Wednesday, July 23, 2008

Dolly Moving In, Some Heating Up

A bubble of high pressure and hot air will strengthen over the south-central plains the rest of this week.

A broad area of 100-105 degree heat will be found from southeast Colorado and southwest Kansas, down into northern Texas. (roughly from Lamar, Colorado to Dodge City, Kansas -- and extending down through Oklahoma City into the Dallas area)

Meanwhile, residents of extreme south Texas and northeast Mexico will deal with heavy rain, wind and a few tornadoes as Dolly roars ashore today.

We have already had 1 intense rain report today from Cameron County, Texas. I am sure there will be more if the observers can safely file a report, or if they have power!


  1. Fifty years ago, about this same time of year, I entered the Naval Weather Service, A school, and became a weather observer. As I recall one of the discussion was about the Superior Air Mass that would drift in from the Bermuda permanent high pressure and get cut off over the south central plains.

    The center of this high pressure would drift and hover around Oklahoma, north Texas and often smother Wichita Falls with 100 degree weather for six to ten weeks. The air would stagnate due to a temperature inversion as low as 1000 ft., haze would settle in aggravating VFR pilots as the horizon would become non-discernable, humidity would diminish to less than 20% during daytime, occasional cumulus humulus would float around but nary a drop of rain would fall, and any cold front that challenged the region would fade away. These were the dog days of summer, and only cold watermelon would temporarily lift the feeling of the weather’s depressiveness.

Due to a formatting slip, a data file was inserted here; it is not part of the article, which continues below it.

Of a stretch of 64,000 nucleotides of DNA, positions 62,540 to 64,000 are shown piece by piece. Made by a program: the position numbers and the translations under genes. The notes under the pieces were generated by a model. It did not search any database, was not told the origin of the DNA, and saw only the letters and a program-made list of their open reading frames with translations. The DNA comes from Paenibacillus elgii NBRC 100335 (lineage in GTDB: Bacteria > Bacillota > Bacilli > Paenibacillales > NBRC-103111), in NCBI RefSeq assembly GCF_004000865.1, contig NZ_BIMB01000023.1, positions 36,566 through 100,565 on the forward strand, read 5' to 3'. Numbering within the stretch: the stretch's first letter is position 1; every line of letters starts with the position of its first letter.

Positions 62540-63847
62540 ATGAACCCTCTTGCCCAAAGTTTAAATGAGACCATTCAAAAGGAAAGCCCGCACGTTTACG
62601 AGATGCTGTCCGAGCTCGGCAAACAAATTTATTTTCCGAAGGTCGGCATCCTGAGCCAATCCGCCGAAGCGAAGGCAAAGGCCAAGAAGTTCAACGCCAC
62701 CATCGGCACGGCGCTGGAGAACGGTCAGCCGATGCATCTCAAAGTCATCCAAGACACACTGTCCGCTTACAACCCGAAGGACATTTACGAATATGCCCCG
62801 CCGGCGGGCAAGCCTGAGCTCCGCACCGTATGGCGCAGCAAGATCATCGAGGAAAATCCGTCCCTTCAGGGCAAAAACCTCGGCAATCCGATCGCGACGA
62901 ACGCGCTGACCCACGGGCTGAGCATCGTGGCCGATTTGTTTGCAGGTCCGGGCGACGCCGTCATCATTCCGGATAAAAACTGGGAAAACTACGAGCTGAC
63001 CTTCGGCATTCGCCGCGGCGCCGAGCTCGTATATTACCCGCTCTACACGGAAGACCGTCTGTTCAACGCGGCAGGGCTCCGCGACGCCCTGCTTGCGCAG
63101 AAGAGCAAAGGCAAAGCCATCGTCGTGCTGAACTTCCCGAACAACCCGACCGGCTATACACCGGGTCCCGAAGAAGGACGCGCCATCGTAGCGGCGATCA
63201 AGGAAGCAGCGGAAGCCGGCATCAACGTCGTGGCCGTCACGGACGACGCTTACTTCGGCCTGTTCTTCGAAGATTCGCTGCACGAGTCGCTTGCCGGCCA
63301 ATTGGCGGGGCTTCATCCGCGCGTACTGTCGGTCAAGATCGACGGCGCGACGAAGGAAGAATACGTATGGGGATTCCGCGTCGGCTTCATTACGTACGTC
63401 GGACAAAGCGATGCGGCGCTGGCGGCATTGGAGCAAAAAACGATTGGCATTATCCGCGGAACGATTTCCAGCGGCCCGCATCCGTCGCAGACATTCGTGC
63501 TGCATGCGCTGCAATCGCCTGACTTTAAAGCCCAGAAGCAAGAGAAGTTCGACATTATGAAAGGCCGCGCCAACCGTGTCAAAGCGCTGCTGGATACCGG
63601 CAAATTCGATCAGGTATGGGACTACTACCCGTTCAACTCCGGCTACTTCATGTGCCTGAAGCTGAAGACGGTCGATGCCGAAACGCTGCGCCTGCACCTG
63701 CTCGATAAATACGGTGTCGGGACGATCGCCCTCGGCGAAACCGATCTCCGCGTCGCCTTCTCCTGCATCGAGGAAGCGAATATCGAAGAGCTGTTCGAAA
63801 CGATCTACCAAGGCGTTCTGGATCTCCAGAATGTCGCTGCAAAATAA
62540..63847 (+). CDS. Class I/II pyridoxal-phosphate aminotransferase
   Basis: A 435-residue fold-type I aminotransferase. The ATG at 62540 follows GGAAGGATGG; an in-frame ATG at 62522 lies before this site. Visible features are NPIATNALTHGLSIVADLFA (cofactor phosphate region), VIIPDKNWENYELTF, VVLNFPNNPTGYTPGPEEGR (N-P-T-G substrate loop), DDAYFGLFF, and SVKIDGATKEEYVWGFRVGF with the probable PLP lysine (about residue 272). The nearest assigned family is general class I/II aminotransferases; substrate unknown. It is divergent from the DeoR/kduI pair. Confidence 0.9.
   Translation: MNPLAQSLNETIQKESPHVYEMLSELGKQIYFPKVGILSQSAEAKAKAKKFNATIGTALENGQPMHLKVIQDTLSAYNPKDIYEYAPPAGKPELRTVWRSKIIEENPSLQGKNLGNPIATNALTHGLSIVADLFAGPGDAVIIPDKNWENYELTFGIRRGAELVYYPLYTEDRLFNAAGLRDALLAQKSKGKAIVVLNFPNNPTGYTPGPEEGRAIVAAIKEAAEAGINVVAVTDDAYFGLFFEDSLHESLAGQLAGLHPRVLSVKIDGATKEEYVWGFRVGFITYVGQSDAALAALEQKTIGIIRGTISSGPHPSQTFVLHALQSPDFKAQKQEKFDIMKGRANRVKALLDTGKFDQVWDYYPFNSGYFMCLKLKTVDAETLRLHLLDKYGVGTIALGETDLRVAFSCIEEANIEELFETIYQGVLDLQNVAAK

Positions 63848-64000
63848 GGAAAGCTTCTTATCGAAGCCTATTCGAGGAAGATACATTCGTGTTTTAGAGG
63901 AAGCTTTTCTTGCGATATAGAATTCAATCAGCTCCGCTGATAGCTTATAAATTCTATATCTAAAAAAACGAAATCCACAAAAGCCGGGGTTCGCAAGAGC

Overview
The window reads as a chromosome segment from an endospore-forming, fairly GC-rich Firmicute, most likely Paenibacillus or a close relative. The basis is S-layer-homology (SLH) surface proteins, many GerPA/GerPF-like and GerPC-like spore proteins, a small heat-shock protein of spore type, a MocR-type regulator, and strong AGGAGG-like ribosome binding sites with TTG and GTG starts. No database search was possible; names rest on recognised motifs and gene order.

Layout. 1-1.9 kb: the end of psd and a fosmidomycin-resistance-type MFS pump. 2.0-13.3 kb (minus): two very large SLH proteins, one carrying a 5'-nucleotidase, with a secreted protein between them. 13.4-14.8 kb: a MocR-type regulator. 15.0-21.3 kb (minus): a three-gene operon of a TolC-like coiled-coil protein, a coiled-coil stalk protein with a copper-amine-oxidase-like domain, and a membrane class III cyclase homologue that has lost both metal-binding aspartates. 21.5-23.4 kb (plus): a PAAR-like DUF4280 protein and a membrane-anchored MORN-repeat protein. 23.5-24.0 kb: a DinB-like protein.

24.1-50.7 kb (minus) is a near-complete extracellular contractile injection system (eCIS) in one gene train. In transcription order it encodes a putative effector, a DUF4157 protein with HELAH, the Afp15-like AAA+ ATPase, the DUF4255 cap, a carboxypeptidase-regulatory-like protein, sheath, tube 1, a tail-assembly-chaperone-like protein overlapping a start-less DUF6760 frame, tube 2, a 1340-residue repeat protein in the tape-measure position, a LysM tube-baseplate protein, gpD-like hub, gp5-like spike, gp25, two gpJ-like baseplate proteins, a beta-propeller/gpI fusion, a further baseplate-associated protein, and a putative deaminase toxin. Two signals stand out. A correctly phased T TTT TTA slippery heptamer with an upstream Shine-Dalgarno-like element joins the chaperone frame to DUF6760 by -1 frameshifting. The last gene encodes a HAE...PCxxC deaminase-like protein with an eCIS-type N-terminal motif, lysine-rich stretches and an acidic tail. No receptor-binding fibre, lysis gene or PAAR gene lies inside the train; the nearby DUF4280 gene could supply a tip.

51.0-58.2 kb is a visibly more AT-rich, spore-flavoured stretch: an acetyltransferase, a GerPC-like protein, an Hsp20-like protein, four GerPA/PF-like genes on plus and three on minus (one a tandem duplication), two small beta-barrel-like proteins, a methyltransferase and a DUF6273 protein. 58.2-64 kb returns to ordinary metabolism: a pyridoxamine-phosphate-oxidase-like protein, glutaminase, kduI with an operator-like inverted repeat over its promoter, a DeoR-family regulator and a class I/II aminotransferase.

However, the same air mass would bring showers over El Paso, northward to New Mexico and eastern Arizona, Utah, Colorado, into Nebraska and northern Kansas. The mountainous regions would bloom and the cool temperatures were inviting. Before air conditioning became easily available, it was common for residents of the south central plains to vacation in northern New Mexico and Colorado to get relief. That tradition still continues.

    This condition, the Superior air mass, has again moved into to Oklahoma and North Texas. It oscillated for a couple of weeks before it settled in about a week ago. But it is here now ever so characteristic. Which raises the question of why do the weather people on television fail to use the term Superior air mass? They’ll mention a dome of high pressure exists giving us this pattern. Does the Weather Service acknowledge the term Superior Air Mass? Has anyone but me heard of this condition called the Superior Air Mass? Anyway, the conditions repeat themselves most every year (hardly noticed it last year).

    Gerry Clink

  2. Gerry,

    I never heard of the term while I was in meteorology school (2001-2005).

    I did find the term in the American Meteorological Society glossary.

    Click here.

    My best guess is on TV you see high pressure mentioned because the common person knows what that means. We almost all get some exposure to basic weather in Earth Science class in middle school.